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Only Lovers Left Alive

Being undead is exhausting in Only Lovers Left Alive, a deliberately paced, dreamy spin on vampire lore from Jim Jarmusch. Lore, that is, that we identify as vampiric. The fang-toothed imbibers of blood don’t refer to themselves as anything, though they use the derisive term “zombie” to identify the rest of us slaves to crumbling society. Welcome counterprogramming to the young adult craze – which has brought us Twilight and the even more abysmal Vampire AcademyOnly Lovers Left Alive is interested in studying its ever-enduring characters rather than placing them a contrived, convoluted plot. Jarmusch captures the day-to-day routine of immortality and the weariness that’s bound to set in after centuries of living.

Light on plot, but heavy on mood, the film introduces us to Adam (Tom Hiddleston) and Eve (Tilda Swinton), a couple with an eternal connection currently living half a world apart. Adam’s in a decrepit home in Detroit that doubles as a music studio where he composes morose music with outmoded equipment. Eve is holed up in Tangier, surrounded by classic literature in her modest home. She even spends time with a classic writer. Christopher Marlowe (yes, the one who authored Doctor Faustus in the 17th century, played here by John Hurt) provides Eve with pure blood for physical nourishment and good conversation for spiritual fulfillment. Rightly sensing that Adam is emotionally adrift, Eve rushes to the Motor City to comfort her beau.

Hiddleston and Swinton are perfectly paired; they’re so good together we almost forget the pretense as they refer to each other as Adam and Eve. They’re both gaunt and sickly looking here and speak with a similar tone, but are able to emote very differently – he’s the sullen one, and she’s the more optimistic yin to his yang. They also find the subtle, dry humor in Jarmusch’s script that prevents the film from being a completely gloomy drag. Imagine the anxiety and logistical problems of booking a flight from Detroit to Tangier that leaves at night and arrives at night, especially when you can’t pack your needed blood meals in your carry-on.

The peculiarities of an unconventional, undying relationship are fascinating to consider in this context. Living forever could certainly be burdensome, and for someone like Adam, who palled around with Lord Byron and composed for Schubert, it’s difficult to find any meaning in the current state of the world. Shutting out society gives him ample time to get lost pondering his lot in everlasting life. He only interacts with a couple of humans, and only out of necessity. Rocker dude Ian (Anton Yelchin) is a guy who can provide Adam with whatever he may need, like rare guitars or even a bullet made from dense wood, and never asks any questions. Jeffrey Wright makes a brief appearance as Dr. Watson (probably not his real name), who supplies Adam with blood.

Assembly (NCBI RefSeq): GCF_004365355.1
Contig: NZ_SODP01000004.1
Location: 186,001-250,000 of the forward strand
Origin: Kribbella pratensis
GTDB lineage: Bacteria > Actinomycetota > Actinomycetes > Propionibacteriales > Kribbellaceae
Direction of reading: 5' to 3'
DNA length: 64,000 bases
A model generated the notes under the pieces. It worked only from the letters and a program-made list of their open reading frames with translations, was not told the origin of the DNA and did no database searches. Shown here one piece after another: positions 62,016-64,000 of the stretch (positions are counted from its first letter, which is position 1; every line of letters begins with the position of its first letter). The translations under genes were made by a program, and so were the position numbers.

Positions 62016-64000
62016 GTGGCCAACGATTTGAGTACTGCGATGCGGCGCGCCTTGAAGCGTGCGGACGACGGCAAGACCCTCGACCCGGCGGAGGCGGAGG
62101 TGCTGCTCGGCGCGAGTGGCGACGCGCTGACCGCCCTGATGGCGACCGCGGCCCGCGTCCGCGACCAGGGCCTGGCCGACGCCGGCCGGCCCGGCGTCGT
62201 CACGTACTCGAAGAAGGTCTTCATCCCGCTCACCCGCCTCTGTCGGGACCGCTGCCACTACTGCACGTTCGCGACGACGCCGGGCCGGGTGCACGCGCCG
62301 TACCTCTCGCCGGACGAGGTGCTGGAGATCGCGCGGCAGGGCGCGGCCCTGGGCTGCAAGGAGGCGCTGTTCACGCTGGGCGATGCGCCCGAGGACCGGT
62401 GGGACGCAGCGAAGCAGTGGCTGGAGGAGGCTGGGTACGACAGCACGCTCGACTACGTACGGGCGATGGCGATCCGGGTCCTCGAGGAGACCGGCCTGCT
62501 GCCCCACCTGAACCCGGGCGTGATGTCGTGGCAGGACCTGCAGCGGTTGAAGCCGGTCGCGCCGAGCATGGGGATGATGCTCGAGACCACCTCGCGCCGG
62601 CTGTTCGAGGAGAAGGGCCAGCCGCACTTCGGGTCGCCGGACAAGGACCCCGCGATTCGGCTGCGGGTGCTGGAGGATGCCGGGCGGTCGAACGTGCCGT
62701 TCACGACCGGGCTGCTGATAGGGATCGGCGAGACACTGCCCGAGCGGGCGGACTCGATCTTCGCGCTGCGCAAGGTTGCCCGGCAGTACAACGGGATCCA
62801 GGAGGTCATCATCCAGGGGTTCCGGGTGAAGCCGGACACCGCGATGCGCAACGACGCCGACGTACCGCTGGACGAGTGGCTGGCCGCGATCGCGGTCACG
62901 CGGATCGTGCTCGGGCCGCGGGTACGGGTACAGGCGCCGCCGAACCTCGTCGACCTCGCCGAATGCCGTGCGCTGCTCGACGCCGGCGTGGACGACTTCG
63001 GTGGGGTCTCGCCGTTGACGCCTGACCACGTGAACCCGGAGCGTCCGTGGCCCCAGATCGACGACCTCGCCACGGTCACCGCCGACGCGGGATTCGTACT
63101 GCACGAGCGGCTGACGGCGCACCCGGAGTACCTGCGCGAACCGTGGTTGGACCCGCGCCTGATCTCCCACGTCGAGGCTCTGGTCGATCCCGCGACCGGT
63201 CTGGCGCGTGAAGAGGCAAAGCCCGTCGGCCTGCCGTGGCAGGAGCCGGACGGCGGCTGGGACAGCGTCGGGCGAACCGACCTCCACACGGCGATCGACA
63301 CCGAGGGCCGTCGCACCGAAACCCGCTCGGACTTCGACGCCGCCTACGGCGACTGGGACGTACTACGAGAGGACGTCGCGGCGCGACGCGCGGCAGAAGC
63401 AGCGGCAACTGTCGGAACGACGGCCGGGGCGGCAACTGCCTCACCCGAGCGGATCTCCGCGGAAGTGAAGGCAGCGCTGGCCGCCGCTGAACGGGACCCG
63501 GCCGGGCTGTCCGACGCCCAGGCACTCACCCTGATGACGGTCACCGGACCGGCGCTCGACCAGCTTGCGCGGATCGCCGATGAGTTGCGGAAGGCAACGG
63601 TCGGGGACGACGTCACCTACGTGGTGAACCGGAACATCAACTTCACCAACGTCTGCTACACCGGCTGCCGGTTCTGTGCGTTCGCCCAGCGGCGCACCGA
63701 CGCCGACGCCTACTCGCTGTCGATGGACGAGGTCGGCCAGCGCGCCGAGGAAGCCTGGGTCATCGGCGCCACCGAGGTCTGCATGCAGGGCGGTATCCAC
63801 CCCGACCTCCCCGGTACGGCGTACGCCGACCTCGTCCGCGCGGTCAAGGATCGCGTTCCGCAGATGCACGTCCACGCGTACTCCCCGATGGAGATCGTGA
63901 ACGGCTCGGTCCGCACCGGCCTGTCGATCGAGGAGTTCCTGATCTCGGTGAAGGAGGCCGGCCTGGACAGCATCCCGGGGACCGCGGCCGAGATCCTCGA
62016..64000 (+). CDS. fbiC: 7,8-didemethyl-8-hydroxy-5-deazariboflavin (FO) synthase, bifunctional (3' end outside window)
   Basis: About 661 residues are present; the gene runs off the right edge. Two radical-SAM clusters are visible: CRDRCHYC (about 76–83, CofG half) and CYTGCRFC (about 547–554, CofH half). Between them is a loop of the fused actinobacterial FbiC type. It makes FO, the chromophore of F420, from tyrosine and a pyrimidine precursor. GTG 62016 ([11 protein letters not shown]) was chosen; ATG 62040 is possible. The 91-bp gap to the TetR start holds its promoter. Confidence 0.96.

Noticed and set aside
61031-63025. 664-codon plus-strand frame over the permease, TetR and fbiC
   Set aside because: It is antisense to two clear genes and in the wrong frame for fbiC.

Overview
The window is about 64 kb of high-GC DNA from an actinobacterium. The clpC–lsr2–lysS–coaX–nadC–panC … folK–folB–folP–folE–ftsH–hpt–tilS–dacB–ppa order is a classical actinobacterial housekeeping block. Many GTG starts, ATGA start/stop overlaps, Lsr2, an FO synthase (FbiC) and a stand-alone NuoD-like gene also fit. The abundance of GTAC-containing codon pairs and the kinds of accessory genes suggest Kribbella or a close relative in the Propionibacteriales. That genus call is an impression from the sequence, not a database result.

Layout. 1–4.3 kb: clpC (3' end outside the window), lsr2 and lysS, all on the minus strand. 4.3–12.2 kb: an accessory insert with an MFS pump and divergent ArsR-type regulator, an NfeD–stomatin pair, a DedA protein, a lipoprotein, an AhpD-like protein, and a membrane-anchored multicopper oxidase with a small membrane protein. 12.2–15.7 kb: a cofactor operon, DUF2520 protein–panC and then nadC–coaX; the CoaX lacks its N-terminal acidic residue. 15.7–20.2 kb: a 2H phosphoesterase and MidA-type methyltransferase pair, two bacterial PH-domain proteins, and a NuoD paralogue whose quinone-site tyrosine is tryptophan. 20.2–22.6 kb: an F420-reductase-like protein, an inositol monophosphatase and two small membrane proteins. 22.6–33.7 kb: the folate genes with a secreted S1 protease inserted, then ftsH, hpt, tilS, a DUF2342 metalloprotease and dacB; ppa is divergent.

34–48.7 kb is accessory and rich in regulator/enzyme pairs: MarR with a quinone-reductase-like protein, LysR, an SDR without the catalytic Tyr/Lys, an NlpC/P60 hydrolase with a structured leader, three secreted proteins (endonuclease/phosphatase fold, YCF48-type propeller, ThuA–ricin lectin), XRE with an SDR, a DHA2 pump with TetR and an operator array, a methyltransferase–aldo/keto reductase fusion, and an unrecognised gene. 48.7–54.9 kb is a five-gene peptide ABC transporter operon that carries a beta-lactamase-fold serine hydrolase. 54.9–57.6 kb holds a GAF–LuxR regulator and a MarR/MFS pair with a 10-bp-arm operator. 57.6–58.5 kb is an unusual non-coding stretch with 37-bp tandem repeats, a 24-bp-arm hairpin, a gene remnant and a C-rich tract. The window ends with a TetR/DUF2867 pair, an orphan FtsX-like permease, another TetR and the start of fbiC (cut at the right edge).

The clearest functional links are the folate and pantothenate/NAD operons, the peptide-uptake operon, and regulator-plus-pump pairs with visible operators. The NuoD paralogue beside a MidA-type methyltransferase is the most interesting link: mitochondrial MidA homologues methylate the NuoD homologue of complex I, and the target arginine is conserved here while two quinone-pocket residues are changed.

Disdain isn’t limited to the humans. Eve’s sister Ava (Mia Wasikowska) turns up, and while Eve tries to be accommodating peacekeeper, she and Adam both know it’s only a matter of time before the free-spirited Ava makes trouble for them. Most of us can relate to having a family member we merely tolerate, and Ava is the ultimate unwanted houseguest that stirs up the anger of past conflicts. In this case, ones that fester for literal ages. There’s a great line in which Ava urges Adam to get over something that happened in Paris nearly a century ago.

Jarmusch confidently combines a pensive rumination on the vampire condition – their loves, laments, talents, and many lifetimes worth of superior knowledge – with a sly wit in a soulful film that is also warm and welcoming. Though there’s no questioning Only Lovers Left Alive is grounded in a gritty realism, there’s an otherworldly impression in the shadowy back alleys of Tangier and the decay of Detroit. Occasionally it feels like the dirge is droning on longer than necessary and Jarmusch is over-indulging in the ambiance, but there’s an entrancing method to the melancholy.

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